[dih-loo-shuh n, dahy-]
Origin of dilution
Dictionary.com Unabridged Based on the Random House Unabridged Dictionary, © Random House, Inc. 2018
Examples from the Web for dilution
But Mr. Drayton stopped the dilution by snatching up his tumbler.A Son of Hagar</p>
Sir Hall Caine
This staining can only be limited by dilution, but not by the addition of opposed dyes.Histology of the Blood
Dilution, or addition of water, at once discharges the colour.Researches on Cellulose
C. F. Cross
Is there not an infusion of Xenophon in Sophocles, as compared to Æschylus,—a dilution?Letters of Edward FitzGerald
For the second dilution it would take 10,000 drops, or about a pint.Medical Essays
Oliver Wendell Holmes, Sr.
- the act of diluting or state of being diluted
- a diluted solution
Collins English Dictionary - Complete & Unabridged 2012 Digital Edition © William Collins Sons & Co. Ltd. 1979, 1986 © HarperCollins Publishers 1998, 2000, 2003, 2005, 2006, 2007, 2009, 2012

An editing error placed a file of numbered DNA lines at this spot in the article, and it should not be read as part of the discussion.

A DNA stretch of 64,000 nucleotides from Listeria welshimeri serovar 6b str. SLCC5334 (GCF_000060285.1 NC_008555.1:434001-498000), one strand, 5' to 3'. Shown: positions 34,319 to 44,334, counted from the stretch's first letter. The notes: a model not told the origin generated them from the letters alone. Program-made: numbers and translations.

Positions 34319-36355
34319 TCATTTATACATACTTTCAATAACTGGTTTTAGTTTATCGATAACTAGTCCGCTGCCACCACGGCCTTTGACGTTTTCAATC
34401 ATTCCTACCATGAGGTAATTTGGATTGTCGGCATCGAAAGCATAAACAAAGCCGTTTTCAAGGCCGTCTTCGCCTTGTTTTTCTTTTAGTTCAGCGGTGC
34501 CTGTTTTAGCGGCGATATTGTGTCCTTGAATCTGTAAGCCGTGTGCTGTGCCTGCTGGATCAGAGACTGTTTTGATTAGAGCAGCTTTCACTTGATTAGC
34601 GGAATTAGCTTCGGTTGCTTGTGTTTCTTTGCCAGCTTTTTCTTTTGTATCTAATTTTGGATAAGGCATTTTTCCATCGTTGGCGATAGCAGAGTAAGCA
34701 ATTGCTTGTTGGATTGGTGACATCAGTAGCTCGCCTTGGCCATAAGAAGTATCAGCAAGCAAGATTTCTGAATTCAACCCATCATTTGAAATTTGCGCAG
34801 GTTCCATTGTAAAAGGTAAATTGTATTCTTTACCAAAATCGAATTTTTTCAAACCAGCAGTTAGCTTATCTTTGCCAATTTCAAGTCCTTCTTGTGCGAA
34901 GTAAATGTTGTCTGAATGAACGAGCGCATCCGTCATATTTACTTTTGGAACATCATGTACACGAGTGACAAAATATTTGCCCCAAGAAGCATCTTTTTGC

Word Origin and History for dilution
1640s, noun of action from past participle stem of Latin diluere (see dilute).
Online Etymology Dictionary, © 2010 Douglas Harper
- The act of reducing the concentration of a mixture or solution.
- A diluted solution.
The American Heritage® Stedman's Medical Dictionary Copyright © 2002, 2001, 1995 by Houghton Mifflin Company. Published by Houghton Mifflin Company.
- The process of making a substance less concentrated by adding a solvent, such as water.
The American Heritage® Science Dictionary Copyright © 2011. Published by Houghton Mifflin Harcourt Publishing Company. All rights reserved.